ANAHEIM, Calif. — When theme parks across California officially reopen in April, visitors will have to wear a face mask, only eat or drink in designated areas, and must come from in-state.

Theme park operators will need to develop a COVID-19 testing program, queue parties waiting for rides outdoors, and discontinue a ride or attraction if there is a high incidence of visitors losing their face coverings.

What You Need To Know

  • California released official guidance for theme park operators to follow as they begin to reopen

  • Disneyland, Knott's Berry Farm, and other theme parks in the state have been shut down since the pandemic began

  • With coronavirus cases going down, state officials allowed theme parks to reopen at limited capacity beginning April 1 as long as their home county is in the red tier

  • The new reopening guidance includes developing a weekly COVID-19 testing program, mandatory face masks, and only allowing in-state visitors

These are some of the protocols the state is requiring theme park operators — from Disneyland to California's Great America — to follow as coronavirus cases go down and theme parks begin to welcome visitors after more than a year of being shut down.

"We appreciate the administration's efforts to provide our industry with the guidelines necessary to safely reopen California's amusement parks," said Kris Reyes, California Attractions and Parks Association chair and director of external affairs, of Santa Cruz Beach Boardwalk, in a statement. "California amusement parks prioritize health and safety, and we have worked collaboratively with state leaders and health officials at the state and local levels to develop guidelines that will protect employees and guests."

Reyes said they will continue to communicate with the state about capacity as COVID-19 cases decline.

Earlier this month, the state released an updated version of its Blueprint for a Safer Economy plan, clearing the way for amusement and theme parks across the state to begin reopening at limited capacity on April 1. The Blueprint for a Safer Economy plan is a four-color coded system — purple, red, orange, and yellow — that monitors a county's coronavirus cases and guides what businesses can and can't operate. The purple tier is the most restrictive, while yellow is the least restrictive.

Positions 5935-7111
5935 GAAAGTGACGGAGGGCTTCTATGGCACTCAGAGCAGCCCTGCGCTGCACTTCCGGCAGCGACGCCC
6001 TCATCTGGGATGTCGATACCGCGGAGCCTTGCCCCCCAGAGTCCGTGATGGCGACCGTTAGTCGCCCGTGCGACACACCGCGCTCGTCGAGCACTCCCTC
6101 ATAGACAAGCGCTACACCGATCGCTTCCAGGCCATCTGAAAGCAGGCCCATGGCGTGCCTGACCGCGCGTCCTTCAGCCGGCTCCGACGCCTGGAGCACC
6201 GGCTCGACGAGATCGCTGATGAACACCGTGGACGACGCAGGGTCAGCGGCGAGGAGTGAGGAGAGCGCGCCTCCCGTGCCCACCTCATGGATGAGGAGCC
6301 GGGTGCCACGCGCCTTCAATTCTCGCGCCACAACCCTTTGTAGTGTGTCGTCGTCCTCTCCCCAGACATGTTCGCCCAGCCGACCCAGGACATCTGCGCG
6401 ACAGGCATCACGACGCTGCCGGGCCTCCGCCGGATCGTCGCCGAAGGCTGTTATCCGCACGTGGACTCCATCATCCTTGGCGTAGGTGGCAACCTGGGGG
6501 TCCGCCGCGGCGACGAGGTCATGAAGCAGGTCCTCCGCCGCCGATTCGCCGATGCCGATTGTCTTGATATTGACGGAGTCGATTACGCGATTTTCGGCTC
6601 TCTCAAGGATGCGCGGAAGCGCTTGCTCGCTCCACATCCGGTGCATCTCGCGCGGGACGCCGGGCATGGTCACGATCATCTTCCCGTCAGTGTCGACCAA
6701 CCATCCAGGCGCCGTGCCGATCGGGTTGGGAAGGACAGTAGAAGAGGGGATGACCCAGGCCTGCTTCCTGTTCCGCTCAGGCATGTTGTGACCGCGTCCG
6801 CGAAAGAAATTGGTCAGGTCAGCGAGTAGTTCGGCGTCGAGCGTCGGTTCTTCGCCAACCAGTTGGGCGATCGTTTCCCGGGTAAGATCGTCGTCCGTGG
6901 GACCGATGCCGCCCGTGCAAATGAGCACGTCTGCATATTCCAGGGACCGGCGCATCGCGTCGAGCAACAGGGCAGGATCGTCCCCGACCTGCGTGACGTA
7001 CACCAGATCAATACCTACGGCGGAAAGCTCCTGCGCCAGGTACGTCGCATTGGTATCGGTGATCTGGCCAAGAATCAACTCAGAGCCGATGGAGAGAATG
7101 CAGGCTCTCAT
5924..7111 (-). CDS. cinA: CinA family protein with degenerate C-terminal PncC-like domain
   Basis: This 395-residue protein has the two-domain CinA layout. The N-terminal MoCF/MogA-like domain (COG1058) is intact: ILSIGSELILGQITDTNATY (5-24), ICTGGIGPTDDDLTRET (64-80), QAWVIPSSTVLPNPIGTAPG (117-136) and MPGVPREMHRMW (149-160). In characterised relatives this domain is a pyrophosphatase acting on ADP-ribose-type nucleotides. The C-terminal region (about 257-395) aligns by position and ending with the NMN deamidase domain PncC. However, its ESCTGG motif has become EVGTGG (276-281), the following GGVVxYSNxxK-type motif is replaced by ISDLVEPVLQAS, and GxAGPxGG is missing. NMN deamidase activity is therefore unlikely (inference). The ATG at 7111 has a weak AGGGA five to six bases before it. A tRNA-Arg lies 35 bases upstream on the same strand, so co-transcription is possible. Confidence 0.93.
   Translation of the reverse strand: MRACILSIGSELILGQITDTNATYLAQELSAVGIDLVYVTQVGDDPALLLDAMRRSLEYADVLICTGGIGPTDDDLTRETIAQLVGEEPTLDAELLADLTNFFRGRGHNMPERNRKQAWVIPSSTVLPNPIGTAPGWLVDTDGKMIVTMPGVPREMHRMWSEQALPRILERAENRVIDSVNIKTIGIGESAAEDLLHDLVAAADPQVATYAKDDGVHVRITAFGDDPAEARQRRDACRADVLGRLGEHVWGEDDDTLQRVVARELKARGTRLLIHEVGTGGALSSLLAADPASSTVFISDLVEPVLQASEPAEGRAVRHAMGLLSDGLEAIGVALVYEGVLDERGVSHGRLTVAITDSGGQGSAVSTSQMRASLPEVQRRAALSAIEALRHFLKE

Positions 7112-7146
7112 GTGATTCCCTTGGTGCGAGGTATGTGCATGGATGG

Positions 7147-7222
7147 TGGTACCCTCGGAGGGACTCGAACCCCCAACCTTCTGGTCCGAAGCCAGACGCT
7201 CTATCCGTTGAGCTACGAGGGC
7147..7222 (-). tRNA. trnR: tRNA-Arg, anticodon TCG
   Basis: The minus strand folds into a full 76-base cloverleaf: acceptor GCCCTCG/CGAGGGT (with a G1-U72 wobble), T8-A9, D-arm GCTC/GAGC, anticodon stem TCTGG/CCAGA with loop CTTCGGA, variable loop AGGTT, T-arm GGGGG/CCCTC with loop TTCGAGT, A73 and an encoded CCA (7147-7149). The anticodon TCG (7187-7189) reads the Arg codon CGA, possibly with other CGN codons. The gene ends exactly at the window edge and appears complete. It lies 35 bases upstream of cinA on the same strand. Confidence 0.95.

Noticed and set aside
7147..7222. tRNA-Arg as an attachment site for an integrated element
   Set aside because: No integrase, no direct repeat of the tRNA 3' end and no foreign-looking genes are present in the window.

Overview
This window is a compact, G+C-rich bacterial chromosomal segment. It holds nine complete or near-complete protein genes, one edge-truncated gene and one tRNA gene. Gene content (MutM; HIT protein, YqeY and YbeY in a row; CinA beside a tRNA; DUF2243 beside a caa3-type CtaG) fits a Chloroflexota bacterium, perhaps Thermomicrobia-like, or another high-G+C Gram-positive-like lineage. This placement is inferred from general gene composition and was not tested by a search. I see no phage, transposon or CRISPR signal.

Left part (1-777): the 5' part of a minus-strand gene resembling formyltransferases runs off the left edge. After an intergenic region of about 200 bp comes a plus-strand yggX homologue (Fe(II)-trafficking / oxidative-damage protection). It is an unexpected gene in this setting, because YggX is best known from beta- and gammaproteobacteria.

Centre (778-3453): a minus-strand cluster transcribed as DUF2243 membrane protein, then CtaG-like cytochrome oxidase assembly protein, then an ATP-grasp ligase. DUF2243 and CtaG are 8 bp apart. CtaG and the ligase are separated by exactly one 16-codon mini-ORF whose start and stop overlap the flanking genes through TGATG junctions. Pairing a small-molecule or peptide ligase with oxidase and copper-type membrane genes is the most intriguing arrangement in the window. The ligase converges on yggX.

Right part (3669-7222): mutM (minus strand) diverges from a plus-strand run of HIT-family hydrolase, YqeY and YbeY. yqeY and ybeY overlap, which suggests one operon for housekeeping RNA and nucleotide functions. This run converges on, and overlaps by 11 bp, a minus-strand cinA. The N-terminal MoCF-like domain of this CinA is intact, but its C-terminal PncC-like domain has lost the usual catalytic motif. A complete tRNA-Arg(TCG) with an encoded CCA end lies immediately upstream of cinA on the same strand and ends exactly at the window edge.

Before the update, Disneyland, Knott's Berry Farm, Universal Studios Hollywood, and other large theme parks were not eligible to reopen until their home county reached the yellow tier.

But as COVID-19 vaccines continue to roll out, more people are getting vaccinated, and coronavirus cases go down, state health officials modified the guidance.

Theme parks can now reopen starting at 15% when their home county is in the red tier, the second most restrictive level. Capacity can be increased as a theme park's home county continues to graduate through the tiers.

Currently, Orange County, the home of Disneyland and Knott's Berry Farm, is in the state's red tier. Orange County is expected to reach the orange tier later this week. If that happens, then Disneyland and Knott's can allow 25% visitor capacity.

The state released the official guidance Friday afternoon, nearly a week before allowing theme parks to officially reopen on April 1. So far, only Six Flags theme parks, Magic Mountain in Valencia, and Discovery Kingdom in Vallejo are opening on that date.

Legoland announced it would reopen in mid-April. Disneyland and Disney California Adventure will reopen on April 30, and Knott's Berry Farm will reopen in May. Universal Studios Hollywood has yet to announce a reopening date.

In the state's 13-page theme park and amusement park missive released Friday, theme park operators are told they must follow certain guidance and make other considerations as part of a larger effort to reduce the risk of coronavirus spread.

The guidance for theme park operators includes:

  • Consider eliminating single-rider lines
  • Evaluating the speed and other dynamics of each attraction to ensure a visitor's face coverings of various types can be worn safely and securely
  • Consider using a virtual queue system
  • Consider enforcing a small clear bag policy and ask guests to open their own bags for inspection
  • Install hands-free devices including motion sensor lights, contactless payment systems, automatic soap and paper towel dispensers, and timecard systems
  • Provide face coverings for visitor's who may have lost it during a ride
  • Indoor rides must be limited to no more than 15 minutes
  • Develop a weekly COVID-19 testing plan
  • Performers are not required to wear face masks but must stay at least six feet away from all other persons
  • A visitor's party size can only contain three households
  • In-state visitors only

The full guidance can be found on the state's website.

After more than a year of being shut down, Reyes of California Parks and Attraction said they are ready to finally reopen.

"Amusement parks are critical economic drivers in our state and local economies and we provide essential jobs for tens of thousands of Californians," Reyes said. "We are ready to reopen responsibly and we can't wait to welcome back our employees and guests."